So where does this leave us with Anthony Weiner? Well, if the effects of implicit egotism are to be believed… what can we guess he would show an “implicit preference” for exposing?

We all want to blame Anthony Weiner for his bad-boy behavior, but maybe we should go ahead and blame his last name.

And if all else fails, at least we can now safely claim that he certainly has a fondness for Danger.

1. To provide a balanced perspective on the debate surrounding implicit egotism, the first two articles linked below support the existence of this effect, and the last two articles cited below are critiques. You can also read a great Daily Pennsylvanian article explaining the criticisms of implicit egotism linked here, and another article providing both perspectives on implicit egotism at Time.

Pelham, B.W., Mirenberg, M.C., & Jones, J.T. (2002). Why Susie sells seashells by the seashore: Implicit egotism and major life decisions. Journal of Personality and Social Psychology, 82, 469-487. PMID: 11999918

Jones, J., Pelham, B., Carvallo, M., & Mirenberg, M. (2004). How do I love thee? Let me count the Js: Implicit egotism and interpersonal attraction. Journal of Personality and Social Psychology, 87, 665-683. DOI: 10.1037/0022-3514.87.5.665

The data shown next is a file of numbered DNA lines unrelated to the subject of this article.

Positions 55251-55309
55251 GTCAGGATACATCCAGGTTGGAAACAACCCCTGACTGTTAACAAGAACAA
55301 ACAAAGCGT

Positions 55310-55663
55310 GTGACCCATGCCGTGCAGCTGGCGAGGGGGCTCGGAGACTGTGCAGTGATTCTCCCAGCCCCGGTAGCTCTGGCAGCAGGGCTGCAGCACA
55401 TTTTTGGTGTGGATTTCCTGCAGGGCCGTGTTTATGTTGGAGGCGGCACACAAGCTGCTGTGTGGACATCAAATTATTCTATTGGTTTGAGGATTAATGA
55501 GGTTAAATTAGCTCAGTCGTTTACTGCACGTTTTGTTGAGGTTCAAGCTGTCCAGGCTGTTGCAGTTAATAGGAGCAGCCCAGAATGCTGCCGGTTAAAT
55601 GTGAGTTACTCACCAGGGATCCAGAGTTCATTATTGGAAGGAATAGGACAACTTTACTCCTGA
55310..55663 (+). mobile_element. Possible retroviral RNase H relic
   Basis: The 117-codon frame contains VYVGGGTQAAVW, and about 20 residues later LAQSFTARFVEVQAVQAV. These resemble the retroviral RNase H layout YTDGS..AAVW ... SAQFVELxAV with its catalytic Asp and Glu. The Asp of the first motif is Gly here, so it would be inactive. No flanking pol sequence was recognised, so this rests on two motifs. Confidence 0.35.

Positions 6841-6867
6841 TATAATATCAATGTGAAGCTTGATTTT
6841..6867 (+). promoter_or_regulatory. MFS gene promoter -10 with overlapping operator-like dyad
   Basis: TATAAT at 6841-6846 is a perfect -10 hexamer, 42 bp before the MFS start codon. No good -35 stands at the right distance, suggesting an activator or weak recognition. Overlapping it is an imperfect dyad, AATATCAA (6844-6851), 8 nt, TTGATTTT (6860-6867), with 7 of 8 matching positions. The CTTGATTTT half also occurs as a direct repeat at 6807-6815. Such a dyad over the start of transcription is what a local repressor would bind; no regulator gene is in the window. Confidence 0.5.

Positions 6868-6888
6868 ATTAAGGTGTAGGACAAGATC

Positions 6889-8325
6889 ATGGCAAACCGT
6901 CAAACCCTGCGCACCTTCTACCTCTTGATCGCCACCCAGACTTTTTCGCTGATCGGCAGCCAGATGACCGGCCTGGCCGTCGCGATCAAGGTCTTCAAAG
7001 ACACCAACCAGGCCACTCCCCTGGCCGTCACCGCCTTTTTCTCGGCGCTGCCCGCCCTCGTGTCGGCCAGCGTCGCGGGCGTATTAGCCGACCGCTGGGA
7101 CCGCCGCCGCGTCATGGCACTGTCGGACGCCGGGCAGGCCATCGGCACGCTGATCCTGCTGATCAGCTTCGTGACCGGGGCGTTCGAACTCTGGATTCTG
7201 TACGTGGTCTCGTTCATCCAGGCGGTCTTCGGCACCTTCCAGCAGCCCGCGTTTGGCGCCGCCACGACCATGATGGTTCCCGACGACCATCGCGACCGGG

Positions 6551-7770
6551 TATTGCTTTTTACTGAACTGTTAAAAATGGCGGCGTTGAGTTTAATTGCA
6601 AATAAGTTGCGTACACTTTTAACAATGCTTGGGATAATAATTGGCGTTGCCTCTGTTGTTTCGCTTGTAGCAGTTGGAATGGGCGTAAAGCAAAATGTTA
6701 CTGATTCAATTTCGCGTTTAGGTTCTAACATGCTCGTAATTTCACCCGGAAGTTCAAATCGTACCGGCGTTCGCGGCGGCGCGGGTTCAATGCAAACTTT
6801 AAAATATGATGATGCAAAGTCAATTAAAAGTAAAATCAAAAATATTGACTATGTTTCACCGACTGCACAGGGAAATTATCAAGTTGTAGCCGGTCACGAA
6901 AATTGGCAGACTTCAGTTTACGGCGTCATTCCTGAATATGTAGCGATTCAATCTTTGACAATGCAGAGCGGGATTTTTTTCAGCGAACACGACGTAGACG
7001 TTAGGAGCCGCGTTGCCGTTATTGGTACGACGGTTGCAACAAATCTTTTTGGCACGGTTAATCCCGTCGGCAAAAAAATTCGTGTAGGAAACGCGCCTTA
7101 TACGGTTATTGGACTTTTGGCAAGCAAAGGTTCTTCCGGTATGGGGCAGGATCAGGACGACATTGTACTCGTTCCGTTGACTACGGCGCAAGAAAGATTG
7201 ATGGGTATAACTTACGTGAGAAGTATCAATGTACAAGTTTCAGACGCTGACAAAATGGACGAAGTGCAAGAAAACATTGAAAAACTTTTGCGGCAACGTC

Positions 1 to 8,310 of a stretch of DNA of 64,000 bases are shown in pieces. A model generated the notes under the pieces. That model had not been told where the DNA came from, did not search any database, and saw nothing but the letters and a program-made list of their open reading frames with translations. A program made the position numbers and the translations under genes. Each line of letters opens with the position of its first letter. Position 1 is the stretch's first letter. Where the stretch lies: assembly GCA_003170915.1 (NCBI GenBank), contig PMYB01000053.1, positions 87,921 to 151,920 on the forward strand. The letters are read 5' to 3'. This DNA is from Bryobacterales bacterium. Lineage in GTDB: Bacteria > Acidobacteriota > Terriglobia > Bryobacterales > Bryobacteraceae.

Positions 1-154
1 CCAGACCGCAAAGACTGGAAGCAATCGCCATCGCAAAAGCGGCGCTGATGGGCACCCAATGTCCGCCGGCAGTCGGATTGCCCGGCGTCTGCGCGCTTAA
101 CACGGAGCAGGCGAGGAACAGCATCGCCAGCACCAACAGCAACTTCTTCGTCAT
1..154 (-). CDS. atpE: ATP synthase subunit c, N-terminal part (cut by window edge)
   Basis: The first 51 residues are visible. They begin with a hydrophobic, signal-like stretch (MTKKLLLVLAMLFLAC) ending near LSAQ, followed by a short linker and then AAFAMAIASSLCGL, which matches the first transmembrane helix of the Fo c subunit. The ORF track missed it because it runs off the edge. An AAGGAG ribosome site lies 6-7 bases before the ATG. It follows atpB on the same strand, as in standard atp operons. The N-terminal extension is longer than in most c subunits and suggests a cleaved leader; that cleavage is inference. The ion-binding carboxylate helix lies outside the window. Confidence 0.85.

Gallucci, M. (2003). I Sell Seashells by the Seashore and My Name Is Jack: Comment on Pelham, Mirenberg, and Jones (2002). Journal of Personality and Social Psychology, 85 (5), 789-799 DOI: 10.1037/0022-3514.85.5.789

Simonsohn U (2011). Spurious? Name similarity effects (implicit egotism) in marriage, job, and moving decisions. Journal of personality and social psychology PMID: 21299311

Image Credits:

Image of Anthony Weiner from the Talk Radio News Service; available via Flickr.

A slightly different version of this post was first published at my original PsySociety WordPress blog in June 2011. You can read the original post by clicking the From The Archives icon on the left.

Melanie Tannenbaum About the Author: Melanie Tannenbaum is a doctoral candidate in social psychology at the University of Illinois at Urbana-Champaign, where she received an M.A. in social psychology in 2011. Her research focuses on the science of persuasion & motivation regarding political, health-related, and environmental behavior. You can add her on Twitter or visit her personal webpage. Follow on Twitter @melanietbaum.